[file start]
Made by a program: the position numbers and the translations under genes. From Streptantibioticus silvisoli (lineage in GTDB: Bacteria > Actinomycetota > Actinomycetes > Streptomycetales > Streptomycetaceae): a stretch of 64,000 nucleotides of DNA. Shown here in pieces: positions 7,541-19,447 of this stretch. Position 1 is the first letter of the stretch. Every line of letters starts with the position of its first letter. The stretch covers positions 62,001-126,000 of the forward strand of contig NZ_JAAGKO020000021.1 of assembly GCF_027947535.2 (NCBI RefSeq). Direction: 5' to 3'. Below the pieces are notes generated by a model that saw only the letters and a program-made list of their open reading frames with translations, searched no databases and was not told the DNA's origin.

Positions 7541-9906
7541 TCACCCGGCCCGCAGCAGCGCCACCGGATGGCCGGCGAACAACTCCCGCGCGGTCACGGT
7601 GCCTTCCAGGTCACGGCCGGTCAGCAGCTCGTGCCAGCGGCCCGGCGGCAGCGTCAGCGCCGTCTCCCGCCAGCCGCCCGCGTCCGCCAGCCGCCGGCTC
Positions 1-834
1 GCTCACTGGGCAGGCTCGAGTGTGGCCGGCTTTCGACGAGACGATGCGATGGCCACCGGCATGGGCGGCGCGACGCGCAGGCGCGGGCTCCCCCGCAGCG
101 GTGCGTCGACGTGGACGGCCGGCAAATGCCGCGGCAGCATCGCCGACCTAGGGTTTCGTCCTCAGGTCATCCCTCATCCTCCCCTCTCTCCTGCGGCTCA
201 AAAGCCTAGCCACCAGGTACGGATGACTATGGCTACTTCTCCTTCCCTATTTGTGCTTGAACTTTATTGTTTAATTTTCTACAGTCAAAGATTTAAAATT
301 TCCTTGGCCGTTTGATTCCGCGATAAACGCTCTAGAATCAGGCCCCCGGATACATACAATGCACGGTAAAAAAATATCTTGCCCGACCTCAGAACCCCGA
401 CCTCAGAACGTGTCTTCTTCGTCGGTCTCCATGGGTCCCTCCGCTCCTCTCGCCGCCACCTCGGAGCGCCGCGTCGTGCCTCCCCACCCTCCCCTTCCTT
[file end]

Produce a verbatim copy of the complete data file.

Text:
Made by a program: the position numbers and the translations under genes. From Streptantibioticus silvisoli (lineage in GTDB: Bacteria > Actinomycetota > Actinomycetes > Streptomycetales > Streptomycetaceae): a stretch of 64,000 nucleotides of DNA. Shown here in pieces: positions 7,541-19,447 of this stretch. Position 1 is the first letter of the stretch. Every line of letters starts with the position of its first letter. The stretch covers positions 62,001-126,000 of the forward strand of contig NZ_JAAGKO020000021.1 of assembly GCF_027947535.2 (NCBI RefSeq). Direction: 5' to 3'. Below the pieces are notes generated by a model that saw only the letters and a program-made list of their open reading frames with translations, searched no databases and was not told the DNA's origin.

Positions 7541-9906
7541 TCACCCGGCCCGCAGCAGCGCCACCGGATGGCCGGCGAACAACTCCCGCGCGGTCACGGT
7601 GCCTTCCAGGTCACGGCCGGTCAGCAGCTCGTGCCAGCGGCCCGGCGGCAGCGTCAGCGCCGTCTCCCGCCAGCCGCCCGCGTCCGCCAGCCGCCGGCTC
Positions 1-834
1 GCTCACTGGGCAGGCTCGAGTGTGGCCGGCTTTCGACGAGACGATGCGATGGCCACCGGCATGGGCGGCGCGACGCGCAGGCGCGGGCTCCCCCGCAGCG
101 GTGCGTCGACGTGGACGGCCGGCAAATGCCGCGGCAGCATCGCCGACCTAGGGTTTCGTCCTCAGGTCATCCCTCATCCTCCCCTCTCTCCTGCGGCTCA
201 AAAGCCTAGCCACCAGGTACGGATGACTATGGCTACTTCTCCTTCCCTATTTGTGCTTGAACTTTATTGTTTAATTTTCTACAGTCAAAGATTTAAAATT
301 TCCTTGGCCGTTTGATTCCGCGATAAACGCTCTAGAATCAGGCCCCCGGATACATACAATGCACGGTAAAAAAATATCTTGCCCGACCTCAGAACCCCGA
401 CCTCAGAACGTGTCTTCTTCGTCGGTCTCCATGGGTCCCTCCGCTCCTCTCGCCGCCACCTCGGAGCGCCGCGTCGTGCCTCCCCACCCTCCCCTTCCTT